The Company pays each non-employee director an annual board retainer fee of $36,000, of which $26,000 is paid in cash and $10,000 is paid in deferred stock units issued under the Deferred Compensation Plan for Directors (the "Deferred Compensation Plan").
Additionally, the Company pays each non-employee director an annual committee retainer, for all committee service, of $10,000 for those who serve as chairman of a committee and $6,000 for those who do not. Each non-employee director receives a fee of $2,000 for each day on which he or she attends a Board of Directors meeting and a fee of $1,000 for attendance at one or more committee meetings on a day on which a Board meeting is not also held.
Directors may also elect to defer all or a portion of their cash retainers and fees to a cash-based account or to their Boeing stock unit account under the Deferred Compensation Plan.
The number of Boeing stock units credited to each director's account is the number of shares of Boeing common stock that could be purchased with the retainer or fee, based on the Fair Market Value of the stock as of the day on which the retainer or fee is earned. "Fair Market Value" for a single trading day is the mean of the high and low per share trading prices for Boeing common stock as reported in The Wall Street Journal for the New York Stock Exchange — Composite Transactions.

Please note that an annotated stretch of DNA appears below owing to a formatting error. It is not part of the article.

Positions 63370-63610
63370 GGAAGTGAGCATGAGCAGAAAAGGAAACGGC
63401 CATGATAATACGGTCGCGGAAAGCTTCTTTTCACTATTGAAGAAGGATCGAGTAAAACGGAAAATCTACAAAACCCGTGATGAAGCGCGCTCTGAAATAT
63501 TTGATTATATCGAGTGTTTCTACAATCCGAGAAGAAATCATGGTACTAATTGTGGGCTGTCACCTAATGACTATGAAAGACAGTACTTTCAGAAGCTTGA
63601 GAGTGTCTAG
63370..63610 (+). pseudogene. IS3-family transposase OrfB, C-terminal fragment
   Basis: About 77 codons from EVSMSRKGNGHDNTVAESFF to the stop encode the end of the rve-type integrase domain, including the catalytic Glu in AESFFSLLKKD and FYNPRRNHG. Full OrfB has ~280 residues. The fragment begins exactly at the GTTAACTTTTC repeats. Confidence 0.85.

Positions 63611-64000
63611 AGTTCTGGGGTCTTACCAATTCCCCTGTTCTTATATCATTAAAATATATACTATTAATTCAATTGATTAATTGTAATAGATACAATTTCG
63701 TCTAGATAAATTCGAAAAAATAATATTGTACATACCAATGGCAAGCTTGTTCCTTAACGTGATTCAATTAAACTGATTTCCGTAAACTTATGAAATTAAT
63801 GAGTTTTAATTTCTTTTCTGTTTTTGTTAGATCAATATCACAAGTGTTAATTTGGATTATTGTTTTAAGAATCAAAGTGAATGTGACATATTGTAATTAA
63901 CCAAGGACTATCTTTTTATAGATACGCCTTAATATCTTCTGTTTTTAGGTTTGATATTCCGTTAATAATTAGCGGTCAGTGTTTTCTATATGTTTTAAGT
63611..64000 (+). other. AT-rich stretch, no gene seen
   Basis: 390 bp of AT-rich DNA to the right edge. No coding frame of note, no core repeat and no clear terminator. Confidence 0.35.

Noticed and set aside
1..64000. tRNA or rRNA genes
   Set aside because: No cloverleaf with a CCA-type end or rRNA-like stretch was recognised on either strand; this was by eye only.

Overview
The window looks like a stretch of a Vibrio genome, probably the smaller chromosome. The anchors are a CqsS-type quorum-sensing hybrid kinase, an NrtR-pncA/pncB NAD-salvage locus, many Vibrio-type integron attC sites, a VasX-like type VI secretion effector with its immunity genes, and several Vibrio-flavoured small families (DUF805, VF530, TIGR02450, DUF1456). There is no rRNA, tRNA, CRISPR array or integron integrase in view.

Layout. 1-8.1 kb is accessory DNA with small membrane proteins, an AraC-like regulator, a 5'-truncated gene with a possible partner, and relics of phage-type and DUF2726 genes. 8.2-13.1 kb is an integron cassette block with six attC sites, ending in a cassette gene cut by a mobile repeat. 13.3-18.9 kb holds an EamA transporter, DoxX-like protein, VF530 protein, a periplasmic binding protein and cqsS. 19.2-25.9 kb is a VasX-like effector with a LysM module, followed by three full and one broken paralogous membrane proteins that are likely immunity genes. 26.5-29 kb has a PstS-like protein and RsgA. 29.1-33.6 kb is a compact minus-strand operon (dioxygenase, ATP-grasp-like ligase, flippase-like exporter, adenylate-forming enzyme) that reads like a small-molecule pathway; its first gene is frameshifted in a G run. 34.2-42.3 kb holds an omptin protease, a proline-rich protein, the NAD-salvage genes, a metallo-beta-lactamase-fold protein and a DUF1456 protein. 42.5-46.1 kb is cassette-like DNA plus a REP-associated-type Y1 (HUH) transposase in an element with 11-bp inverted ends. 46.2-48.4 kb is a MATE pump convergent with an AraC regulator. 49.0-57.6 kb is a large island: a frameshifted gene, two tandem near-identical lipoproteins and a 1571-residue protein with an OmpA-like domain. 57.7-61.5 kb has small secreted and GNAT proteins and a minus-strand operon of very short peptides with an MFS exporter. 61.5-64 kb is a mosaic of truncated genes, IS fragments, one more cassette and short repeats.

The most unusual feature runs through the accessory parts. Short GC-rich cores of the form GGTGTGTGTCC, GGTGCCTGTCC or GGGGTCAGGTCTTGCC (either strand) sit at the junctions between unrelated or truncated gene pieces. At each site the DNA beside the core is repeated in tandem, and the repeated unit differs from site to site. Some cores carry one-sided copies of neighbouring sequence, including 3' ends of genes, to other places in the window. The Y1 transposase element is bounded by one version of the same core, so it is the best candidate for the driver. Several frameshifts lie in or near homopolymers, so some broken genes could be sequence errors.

Boeing stock units earn the equivalent of dividends, which are credited as additional stock units. Directors do not have the right to vote or transfer Boeing stock units. Cash-based accounts earn interest. Amounts held for a director under the Deferred Compensation Plan are intended to be distributed after the director retires from the Board of Directors or otherwise terminates service on the Board. Boeing stock units will be distributed as shares of Boeing common stock.
The Company reimburses non-employee directors for actual travel and out-of-pocket expenses incurred in connection with service to the Company.